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Cambridge NERC Doctoral Training Partnerships

Graduate Research Opportunities

Supervisors: John Maclennan (Earth Sciences), Oliver Shorttle (Earth Sciences/Institute of Astronomy) and John Rudge (Earth Sciences)

Importance of the area of research:

Carbon plays a crucial role in planetary evolution. Its partitioning between major geochemical reservoirs is a major control on the Earth's climate and habitability through time. However, estimates of the bulk carbon content of the mantle are extremely uncertain. A key part of this uncertainty stems from our poor understanding of how carbon varies in mantle materials. This project is focussed on improving our models of carbon distribution in the mantle.

Project summary:

We have recently made the exciting discovery of a suite of olivine-hosted melt inclusions from South Iceland with extremely high carbon contents with respect to other geochemically-related elements. These observations indicate that parts of the mantle under Iceland have carbon contents that are about an order of magnitude higher than previous estimates for the upper mantle. Our recent modelling also indicates that it is only possibly to robustly infer mantle carbon from melt inclusions when large numbers of measurements are available from suitable eruptions.  This project is therefore focussed on using olivine-hosted melt inclusions to better define the distribution of volatiles in Earth's mantle.

What the student will do:

The student will initially gather a sample suite from Iceland and other suitable oceanic settings. These samples will be added to material already available in Cambridge. The samples will be prepared for analysis using SEM, EPMA and Raman spectroscopy at Cambridge and ion-probe at national facilities. The data will be modelled using a new computational approach which permits the mantle signal of carbon variability to be extracted from the noise of shallow mixing and degassing. Finally, this variation in carbon will be linked to other geochemical indicators of mantle heterogeneity to both understand the origins of carbon variability and to explore its consequences for the Earth system.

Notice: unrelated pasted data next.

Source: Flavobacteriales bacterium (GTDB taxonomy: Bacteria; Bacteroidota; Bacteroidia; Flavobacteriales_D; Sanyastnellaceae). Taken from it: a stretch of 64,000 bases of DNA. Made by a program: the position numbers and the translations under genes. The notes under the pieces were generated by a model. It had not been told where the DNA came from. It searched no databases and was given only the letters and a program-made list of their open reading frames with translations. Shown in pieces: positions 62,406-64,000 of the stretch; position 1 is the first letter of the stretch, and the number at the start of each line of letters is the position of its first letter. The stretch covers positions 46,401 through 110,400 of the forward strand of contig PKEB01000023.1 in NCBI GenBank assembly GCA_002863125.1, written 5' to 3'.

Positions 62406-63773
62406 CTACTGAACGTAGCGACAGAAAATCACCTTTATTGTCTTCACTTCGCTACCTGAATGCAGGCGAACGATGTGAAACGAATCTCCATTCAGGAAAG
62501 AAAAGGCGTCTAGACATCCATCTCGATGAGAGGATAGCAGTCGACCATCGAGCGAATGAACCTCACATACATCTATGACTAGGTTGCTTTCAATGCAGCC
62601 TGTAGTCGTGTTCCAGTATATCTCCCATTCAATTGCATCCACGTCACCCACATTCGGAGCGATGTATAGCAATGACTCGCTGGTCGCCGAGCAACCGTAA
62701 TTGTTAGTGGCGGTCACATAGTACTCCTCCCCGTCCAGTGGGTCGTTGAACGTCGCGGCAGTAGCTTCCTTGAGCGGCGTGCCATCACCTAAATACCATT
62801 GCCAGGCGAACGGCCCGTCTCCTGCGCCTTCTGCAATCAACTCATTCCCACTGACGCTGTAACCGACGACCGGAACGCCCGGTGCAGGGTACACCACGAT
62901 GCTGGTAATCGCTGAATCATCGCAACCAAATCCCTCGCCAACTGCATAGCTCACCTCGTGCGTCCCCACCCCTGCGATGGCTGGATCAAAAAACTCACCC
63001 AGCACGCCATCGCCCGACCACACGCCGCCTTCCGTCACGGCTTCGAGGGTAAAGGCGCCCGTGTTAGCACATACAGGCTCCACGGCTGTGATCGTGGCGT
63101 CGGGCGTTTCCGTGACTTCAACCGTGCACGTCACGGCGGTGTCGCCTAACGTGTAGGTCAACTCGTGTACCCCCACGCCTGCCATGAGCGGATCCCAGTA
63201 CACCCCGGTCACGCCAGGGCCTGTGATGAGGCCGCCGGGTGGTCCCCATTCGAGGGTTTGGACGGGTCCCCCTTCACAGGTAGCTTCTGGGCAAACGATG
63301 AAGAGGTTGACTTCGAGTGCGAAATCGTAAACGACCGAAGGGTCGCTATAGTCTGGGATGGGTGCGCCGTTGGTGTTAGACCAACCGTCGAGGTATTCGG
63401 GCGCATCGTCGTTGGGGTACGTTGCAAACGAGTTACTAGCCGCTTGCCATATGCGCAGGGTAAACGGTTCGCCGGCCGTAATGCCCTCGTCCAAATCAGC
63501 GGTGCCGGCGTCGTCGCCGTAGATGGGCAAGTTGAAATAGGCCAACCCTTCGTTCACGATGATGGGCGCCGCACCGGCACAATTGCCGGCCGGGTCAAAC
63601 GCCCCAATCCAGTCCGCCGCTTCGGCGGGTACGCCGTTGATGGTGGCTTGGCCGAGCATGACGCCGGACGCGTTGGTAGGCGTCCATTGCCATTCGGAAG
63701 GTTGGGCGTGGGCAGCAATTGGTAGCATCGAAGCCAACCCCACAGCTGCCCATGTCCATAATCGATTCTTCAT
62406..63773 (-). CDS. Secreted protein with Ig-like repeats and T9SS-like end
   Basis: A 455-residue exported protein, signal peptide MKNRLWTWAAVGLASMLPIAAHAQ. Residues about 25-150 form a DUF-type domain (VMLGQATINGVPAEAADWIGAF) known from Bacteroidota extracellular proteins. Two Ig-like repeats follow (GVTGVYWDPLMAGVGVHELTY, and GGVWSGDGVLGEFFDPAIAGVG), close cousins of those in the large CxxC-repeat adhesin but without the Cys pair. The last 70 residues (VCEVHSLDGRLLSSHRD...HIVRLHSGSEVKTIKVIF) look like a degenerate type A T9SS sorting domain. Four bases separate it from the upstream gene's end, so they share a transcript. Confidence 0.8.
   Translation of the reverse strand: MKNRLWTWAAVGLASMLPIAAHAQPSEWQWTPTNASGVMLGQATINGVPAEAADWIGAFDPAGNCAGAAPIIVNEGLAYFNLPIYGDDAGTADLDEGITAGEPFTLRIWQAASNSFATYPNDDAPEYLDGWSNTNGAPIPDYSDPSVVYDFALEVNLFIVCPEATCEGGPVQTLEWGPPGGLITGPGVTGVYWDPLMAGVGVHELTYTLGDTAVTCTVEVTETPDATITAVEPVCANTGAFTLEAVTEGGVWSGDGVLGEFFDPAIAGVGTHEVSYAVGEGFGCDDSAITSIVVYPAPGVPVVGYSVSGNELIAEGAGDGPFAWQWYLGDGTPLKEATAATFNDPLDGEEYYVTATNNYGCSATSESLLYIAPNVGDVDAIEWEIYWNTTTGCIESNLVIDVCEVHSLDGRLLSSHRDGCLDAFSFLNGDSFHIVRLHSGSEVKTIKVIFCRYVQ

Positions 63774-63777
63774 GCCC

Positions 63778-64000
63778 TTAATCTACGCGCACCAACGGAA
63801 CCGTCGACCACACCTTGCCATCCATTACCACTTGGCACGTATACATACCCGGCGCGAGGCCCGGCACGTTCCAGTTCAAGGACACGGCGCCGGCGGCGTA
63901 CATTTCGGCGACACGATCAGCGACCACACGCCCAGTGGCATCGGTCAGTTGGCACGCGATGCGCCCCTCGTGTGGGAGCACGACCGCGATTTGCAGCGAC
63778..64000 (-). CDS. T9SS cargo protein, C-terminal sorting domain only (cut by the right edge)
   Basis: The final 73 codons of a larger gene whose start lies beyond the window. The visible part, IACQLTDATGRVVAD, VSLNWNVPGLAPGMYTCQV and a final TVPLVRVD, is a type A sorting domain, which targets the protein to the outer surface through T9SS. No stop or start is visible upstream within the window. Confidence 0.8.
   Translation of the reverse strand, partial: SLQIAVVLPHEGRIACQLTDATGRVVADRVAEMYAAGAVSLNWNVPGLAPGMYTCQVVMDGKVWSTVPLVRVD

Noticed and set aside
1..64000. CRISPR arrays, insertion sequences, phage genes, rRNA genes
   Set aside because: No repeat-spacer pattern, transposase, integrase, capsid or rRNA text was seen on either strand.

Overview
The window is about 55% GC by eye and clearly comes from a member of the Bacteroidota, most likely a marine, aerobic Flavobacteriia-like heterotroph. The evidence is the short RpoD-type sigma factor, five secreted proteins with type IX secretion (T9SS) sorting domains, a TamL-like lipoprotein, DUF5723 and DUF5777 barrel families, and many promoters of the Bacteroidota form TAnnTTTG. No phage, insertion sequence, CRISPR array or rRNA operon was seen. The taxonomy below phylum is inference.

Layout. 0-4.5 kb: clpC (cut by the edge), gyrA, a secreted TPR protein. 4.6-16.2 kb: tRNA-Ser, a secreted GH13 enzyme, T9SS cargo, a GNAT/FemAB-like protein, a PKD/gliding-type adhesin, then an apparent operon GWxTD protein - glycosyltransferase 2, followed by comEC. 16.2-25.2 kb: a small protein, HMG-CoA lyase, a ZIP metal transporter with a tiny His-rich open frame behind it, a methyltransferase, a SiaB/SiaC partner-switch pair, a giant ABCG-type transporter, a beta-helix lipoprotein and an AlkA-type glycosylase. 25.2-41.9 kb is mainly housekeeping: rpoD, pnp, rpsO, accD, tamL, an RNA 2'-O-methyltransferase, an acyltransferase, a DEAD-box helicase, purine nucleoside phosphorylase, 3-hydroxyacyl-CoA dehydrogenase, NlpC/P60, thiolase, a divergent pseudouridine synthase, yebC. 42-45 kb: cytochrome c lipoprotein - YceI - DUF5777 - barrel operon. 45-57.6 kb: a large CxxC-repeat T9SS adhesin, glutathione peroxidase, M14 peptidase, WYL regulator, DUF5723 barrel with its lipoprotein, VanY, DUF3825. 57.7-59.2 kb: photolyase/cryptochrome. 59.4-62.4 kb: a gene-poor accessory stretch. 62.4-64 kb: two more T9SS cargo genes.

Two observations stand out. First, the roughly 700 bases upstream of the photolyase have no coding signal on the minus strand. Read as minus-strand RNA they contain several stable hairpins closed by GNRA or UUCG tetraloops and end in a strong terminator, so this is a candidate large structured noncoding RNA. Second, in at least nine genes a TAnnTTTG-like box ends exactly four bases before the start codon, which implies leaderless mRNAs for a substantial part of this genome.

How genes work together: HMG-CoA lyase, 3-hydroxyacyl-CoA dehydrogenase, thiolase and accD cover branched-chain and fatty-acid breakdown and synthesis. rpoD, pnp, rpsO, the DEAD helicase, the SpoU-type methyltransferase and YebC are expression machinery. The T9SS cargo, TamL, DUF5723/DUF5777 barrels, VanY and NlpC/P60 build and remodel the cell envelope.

Please contact the lead supervisor directly for further information relating to what the successful applicant will be expected to do, training to be provided, and any specific educational background requirements.


Shimizu, K., et al., 2016. Two-component mantle melting-mixing model for the generation of mid-ocean ridge basalts: Implications for the volatile content of the Pacific upper mantle. Geochim. Cosmochim. Acta 176, pp. 44-80. doi:10.1016/j.gca.2015.10.033

Saal, A.E., et al., 2002. Vapour undersaturation in primitive mid-ocean-ridge basalt and the volatile content of Earth's upper mantle. Nature, 419, pp. 451-455. doi:10.1038/nature01073

Le Voyer, M., et al., 2017. Heterogeneity in mantle carbon content from CO2-undersaturated basalts., Nature Communications., 8, 14062.

Follow this link to find out about applying for this project.

Other projects available from the Lead Supervisor can be viewed here.

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